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I still miss Charles Kuralt. There is an empty hole on Sunday mornings. (Even though when he retired I knew Charles Osgood was the only one who could take over the "Sunday Morning" show.) I cry when I hear his voice on tape. He brought SO much humanity and beauty to us! So, he led a life we did not know about. That was his business. I'm glad he was loved. "Let him who cast the first stone . . . "
Mary Lou Webster <Marylouwebster@comcast.net>
- Mon May 27 18:32:11 2002

Back in the 60's and 70's my family ate dinner and watched the CBS evening news. One did not go without the other. Amid the depressing news of Viet Nam and Watergate there was always one segment that we looked forward to and that was On The Road with Charles Kuralt. In those segments he presented a collection of seemingly odd people who when you considered it were not really any more odd than we were or perhaps we were just as odd as them. What I think I got out his stories was that despite all the racism, power grasping and war there was an underlying hum of every day normalcy that in any other situation was not news. We half expected that at any moment his Winnebago might pull up in our driveway and ask if he could do a story on us, a family of transplanted city dwellers running a dairy farm in Wisconsin. But, he never did and that was OK because he did any number of stories that could have been one or all of us or someone we knew or had heard of. Now that I am much older and have the occasional opportunity to go traveling on vacations I like to think of myself as a latter day Charles Kuralt searching the "highways and byways of America" for the oddly usual things that cannot be duplicated in a theme park. I often use my favorite quote from him when discussing travel and listing the important things to see before I die. "Thanks to the Interstate Highway system you can now go coast to coast in this country without seeing a thing!" I want to find the things that he found and appreciate them in the way that he did. I can hear his road calling!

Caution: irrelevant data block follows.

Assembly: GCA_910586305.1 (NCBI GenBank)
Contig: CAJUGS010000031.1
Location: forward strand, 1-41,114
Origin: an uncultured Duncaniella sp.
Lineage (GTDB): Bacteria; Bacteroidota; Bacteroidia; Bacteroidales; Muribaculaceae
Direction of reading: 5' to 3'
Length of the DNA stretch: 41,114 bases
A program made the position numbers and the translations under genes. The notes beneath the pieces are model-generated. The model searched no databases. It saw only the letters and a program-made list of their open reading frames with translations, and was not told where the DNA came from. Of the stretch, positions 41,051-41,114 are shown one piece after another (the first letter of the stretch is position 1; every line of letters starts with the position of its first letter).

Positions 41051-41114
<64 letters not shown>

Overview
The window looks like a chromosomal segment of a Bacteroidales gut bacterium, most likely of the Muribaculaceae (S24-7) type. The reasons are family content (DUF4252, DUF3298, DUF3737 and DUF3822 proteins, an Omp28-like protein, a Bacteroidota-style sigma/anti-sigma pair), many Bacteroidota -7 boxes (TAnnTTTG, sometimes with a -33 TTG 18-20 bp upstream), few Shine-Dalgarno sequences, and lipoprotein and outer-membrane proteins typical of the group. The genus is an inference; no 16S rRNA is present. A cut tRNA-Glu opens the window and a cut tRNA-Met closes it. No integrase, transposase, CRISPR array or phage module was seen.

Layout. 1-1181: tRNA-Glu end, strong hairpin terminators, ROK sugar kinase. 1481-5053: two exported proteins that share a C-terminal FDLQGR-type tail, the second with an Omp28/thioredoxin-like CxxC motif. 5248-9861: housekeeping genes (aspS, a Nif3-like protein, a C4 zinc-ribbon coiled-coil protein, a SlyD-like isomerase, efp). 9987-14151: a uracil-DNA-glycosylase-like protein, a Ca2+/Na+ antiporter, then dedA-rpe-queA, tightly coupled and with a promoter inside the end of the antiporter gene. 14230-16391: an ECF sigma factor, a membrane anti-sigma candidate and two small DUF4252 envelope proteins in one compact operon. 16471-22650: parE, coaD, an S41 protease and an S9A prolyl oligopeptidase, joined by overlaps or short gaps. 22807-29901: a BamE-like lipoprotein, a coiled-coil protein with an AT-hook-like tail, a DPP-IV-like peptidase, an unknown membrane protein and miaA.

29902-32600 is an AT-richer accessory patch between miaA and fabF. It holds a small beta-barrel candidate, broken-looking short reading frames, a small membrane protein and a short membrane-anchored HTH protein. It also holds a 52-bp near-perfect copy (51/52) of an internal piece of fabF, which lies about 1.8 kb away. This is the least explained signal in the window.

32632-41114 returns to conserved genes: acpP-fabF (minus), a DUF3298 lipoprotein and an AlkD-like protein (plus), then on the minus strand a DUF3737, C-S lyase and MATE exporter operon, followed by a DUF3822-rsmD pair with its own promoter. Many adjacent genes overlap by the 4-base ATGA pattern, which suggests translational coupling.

Bernard J. Starzewski <bstar@newistech.com>
- Fri May 24 9:01:43 2002

You may say I am a well known columnist writing for the largest Chinese newspaper in North America. I like Charles Kuralt a lot. He and Bill Bradley, David Brinkley are my heroes. I wrote about his book "A Life on the Road" in my column which will be published on June 2nd's issue of World Journal Weekly Magazine. In my column, I purposely did not mention Kuralt's extramarital affair. As I see it, if the relationship can last for 29 years, it said a lot about Charles Kuralt already.
Xin Huai-Nan <xinbuxin@hotmail.com>
- Thu May 9 10:55:19 2002

It is funny, but when I read about Charles's long-time affair, I did not feel betrayed, but rather felt that even in his affair he showed what a kind and wonderful man he truly was. He practiced his own form of fidelity to both his wife and his mistress, never straying beyond those two women. He treated his mistress' children as his own and they called him "Dad". I think there are few, if any, of us that could carry on life so kindly. Maybe our outrage is more of a kind of self-flagellation: He was human, just LIKE us. That is all he ever portrayed, we set him up on a pedestal that he never wanted or cherished. I love him more for his frailities. He should be remembered by all for his warmth, depth, charm, and his unfailing ability to show the human experience in its best light.